The present article deals with specific normative concepts of Spinoza’s ethical system and compares them to certain aspects of the theory of ethics of social consequences. At first, a way to approach the problem of normativity in Spinoza is presented, concentrating on the obligatory character of rational - or intellectual - motives. Then, theoretical evidence is presented which links Spinoza to normative-ethical consequentialism. The basis for a consequentialist model of Spinoza’s ethics is the concept of perfection, and on this basis (...) it seems possible to consider its compatibility with non-utilitarian forms of consequentialism, such as ethics of social consequences. Conclusively, the paper’s aim is to present the possibility of considering Spinozian consequentialism as a non-utilitarian consequentialism, while considering ethics of social consequences as a contemporary form of Spinozian consequentialism. (shrink)
Practices of the self are prominent in Spinoza, both in the Ethics and On the Emendation of the Intellect. The same can be said of Descartes, e.g., his Discourse on the Method. What, if anything, distinguishes their practices of the self? Michel Foucault’s concept of “spirituality” isolates how Spinoza ’s practices are relatively unusual in the early modern era. Spirituality, as defined by Foucault in The Hermeneutics of the Subject, requires changes in the ethical subject before one can begin philosophizing, (...) and claims to result in a complete transfiguration or perfection of the subject. Both these characteristics are present in Spinoza ’s Emendation while both are lacking in Descartes’ Discourse. Turning to the Ethics’ practices of the self, I show how affects can be moderated through other affects, and that this text establishes a thorough training of the self which will strengthen one’s overall power well into the future. My treatment of the Ethics differs in emphasis from many other readings which focus on reason’s power over affects, or on cognitive therapy which moderates individual affects to lessen current sadness. In both works, Spinoza ’s practices of the self promise significant changes to those who undergo them. (shrink)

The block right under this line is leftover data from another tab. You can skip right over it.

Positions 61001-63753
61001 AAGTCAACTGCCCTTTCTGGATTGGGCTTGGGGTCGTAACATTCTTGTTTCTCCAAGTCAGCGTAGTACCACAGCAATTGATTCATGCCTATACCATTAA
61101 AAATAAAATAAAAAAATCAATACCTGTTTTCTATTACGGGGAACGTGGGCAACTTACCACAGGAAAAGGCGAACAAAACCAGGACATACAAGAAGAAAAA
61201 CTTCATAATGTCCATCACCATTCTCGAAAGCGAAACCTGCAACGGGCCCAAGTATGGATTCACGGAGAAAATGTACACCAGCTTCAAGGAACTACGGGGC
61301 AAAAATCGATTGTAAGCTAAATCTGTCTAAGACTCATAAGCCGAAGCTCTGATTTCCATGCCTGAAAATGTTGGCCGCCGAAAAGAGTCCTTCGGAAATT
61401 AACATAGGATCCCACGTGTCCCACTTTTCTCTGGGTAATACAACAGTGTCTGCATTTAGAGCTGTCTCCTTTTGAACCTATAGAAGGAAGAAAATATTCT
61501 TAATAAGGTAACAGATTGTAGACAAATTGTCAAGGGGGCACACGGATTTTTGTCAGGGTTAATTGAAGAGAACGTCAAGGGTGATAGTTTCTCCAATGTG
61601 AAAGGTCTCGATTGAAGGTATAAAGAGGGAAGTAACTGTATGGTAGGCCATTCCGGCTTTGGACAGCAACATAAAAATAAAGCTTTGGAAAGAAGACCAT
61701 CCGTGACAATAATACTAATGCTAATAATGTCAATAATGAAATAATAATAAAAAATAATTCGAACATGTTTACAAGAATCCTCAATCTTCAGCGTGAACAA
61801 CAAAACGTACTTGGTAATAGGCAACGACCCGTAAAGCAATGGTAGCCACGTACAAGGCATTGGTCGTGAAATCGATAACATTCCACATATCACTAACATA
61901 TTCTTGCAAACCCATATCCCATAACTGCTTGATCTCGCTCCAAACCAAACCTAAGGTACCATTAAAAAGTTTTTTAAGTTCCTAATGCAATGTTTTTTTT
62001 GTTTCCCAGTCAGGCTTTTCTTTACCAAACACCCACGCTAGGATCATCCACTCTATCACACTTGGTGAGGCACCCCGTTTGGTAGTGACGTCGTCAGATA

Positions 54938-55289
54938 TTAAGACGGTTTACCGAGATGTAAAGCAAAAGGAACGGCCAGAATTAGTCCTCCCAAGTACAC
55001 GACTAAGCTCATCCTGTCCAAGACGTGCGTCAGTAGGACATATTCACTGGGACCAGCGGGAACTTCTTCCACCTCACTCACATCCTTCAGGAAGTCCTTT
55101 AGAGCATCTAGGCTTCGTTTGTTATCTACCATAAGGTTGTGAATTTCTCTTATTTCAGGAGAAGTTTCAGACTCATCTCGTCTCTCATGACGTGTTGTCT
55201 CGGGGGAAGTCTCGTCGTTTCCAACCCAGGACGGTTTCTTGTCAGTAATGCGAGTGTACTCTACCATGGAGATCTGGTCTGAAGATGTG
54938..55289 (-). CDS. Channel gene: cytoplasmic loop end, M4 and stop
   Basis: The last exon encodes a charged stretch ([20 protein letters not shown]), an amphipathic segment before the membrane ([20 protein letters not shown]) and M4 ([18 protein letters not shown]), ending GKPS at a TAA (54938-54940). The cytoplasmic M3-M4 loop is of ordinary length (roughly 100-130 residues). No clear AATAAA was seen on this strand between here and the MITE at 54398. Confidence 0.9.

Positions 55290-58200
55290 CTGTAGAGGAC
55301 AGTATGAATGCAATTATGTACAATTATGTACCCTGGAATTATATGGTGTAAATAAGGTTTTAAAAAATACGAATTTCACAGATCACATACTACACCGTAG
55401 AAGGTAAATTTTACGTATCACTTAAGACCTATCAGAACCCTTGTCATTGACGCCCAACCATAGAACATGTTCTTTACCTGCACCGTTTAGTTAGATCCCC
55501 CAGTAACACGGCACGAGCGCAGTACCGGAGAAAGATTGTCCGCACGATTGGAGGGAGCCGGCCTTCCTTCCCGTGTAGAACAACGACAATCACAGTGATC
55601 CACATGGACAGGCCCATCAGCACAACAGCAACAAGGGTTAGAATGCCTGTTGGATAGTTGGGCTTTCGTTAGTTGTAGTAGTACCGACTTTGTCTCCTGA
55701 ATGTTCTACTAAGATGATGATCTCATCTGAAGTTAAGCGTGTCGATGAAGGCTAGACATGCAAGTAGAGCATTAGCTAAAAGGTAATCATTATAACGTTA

While Spinoza claims that our good is both what increases our essential power and what helps us to satisfy our desires, he admits that people desire things that do not increase their power. This paper addresses this problem by arguing that Spinoza conceives of desires as expressions of our conatus , so that satisfying our desires necessarily increases our power and vice versa. This reading holds, in opposition to recent work, that Spinoza upholds a desire-satisfaction theory of the good, though (...) an unusual one, since our good is only determined by desires arising from our conatus , in other words, active desires. (shrink)
Spinoza insists that we can during the course of our lives increase that part of the mind that is constituted by knowledge, but he also calls that part of the mind its eternal part. How can what is eternal increase? I defend an interpretation on which there is a sense in which the eternal part of the mind can become greater without changing intrinsically at all.